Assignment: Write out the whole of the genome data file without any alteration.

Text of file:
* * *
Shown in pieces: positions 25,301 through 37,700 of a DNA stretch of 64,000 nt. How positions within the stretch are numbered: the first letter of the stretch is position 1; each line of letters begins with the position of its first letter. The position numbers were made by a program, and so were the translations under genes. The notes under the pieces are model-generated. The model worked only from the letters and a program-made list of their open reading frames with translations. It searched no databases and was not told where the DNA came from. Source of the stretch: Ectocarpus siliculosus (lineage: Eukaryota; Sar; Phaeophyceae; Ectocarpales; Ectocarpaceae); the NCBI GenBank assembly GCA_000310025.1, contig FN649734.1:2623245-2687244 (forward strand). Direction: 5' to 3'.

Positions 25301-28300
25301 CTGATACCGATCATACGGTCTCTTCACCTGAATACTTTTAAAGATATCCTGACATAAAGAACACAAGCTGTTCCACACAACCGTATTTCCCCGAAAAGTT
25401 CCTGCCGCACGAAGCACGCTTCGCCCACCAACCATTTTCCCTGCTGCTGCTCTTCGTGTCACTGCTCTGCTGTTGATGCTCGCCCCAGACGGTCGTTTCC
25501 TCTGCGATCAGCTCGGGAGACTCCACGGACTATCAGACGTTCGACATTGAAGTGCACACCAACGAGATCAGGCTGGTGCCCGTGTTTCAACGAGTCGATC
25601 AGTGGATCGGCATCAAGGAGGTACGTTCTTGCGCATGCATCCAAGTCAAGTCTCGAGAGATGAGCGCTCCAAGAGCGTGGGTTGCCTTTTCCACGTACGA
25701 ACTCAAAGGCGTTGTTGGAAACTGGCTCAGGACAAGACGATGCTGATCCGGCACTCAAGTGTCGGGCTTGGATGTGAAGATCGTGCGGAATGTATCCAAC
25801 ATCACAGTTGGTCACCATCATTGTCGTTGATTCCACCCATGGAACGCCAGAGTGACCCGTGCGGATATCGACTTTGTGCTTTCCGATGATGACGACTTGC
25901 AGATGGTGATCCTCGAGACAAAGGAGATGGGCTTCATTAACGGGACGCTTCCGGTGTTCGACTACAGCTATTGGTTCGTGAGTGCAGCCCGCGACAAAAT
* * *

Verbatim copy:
Shown in pieces: positions 25,301 through 37,700 of a DNA stretch of 64,000 nt. How positions within the stretch are numbered: the first letter of the stretch is position 1; each line of letters begins with the position of its first letter. The position numbers were made by a program, and so were the translations under genes. The notes under the pieces are model-generated. The model worked only from the letters and a program-made list of their open reading frames with translations. It searched no databases and was not told where the DNA came from. Source of the stretch: Ectocarpus siliculosus (lineage: Eukaryota; Sar; Phaeophyceae; Ectocarpales; Ectocarpaceae); the NCBI GenBank assembly GCA_000310025.1, contig FN649734.1:2623245-2687244 (forward strand). Direction: 5' to 3'.

Positions 25301-28300
25301 CTGATACCGATCATACGGTCTCTTCACCTGAATACTTTTAAAGATATCCTGACATAAAGAACACAAGCTGTTCCACACAACCGTATTTCCCCGAAAAGTT
25401 CCTGCCGCACGAAGCACGCTTCGCCCACCAACCATTTTCCCTGCTGCTGCTCTTCGTGTCACTGCTCTGCTGTTGATGCTCGCCCCAGACGGTCGTTTCC
25501 TCTGCGATCAGCTCGGGAGACTCCACGGACTATCAGACGTTCGACATTGAAGTGCACACCAACGAGATCAGGCTGGTGCCCGTGTTTCAACGAGTCGATC
25601 AGTGGATCGGCATCAAGGAGGTACGTTCTTGCGCATGCATCCAAGTCAAGTCTCGAGAGATGAGCGCTCCAAGAGCGTGGGTTGCCTTTTCCACGTACGA
25701 ACTCAAAGGCGTTGTTGGAAACTGGCTCAGGACAAGACGATGCTGATCCGGCACTCAAGTGTCGGGCTTGGATGTGAAGATCGTGCGGAATGTATCCAAC
25801 ATCACAGTTGGTCACCATCATTGTCGTTGATTCCACCCATGGAACGCCAGAGTGACCCGTGCGGATATCGACTTTGTGCTTTCCGATGATGACGACTTGC
25901 AGATGGTGATCCTCGAGACAAAGGAGATGGGCTTCATTAACGGGACGCTTCCGGTGTTCGACTACAGCTATTGGTTCGTGAGTGCAGCCCGCGACAAAAT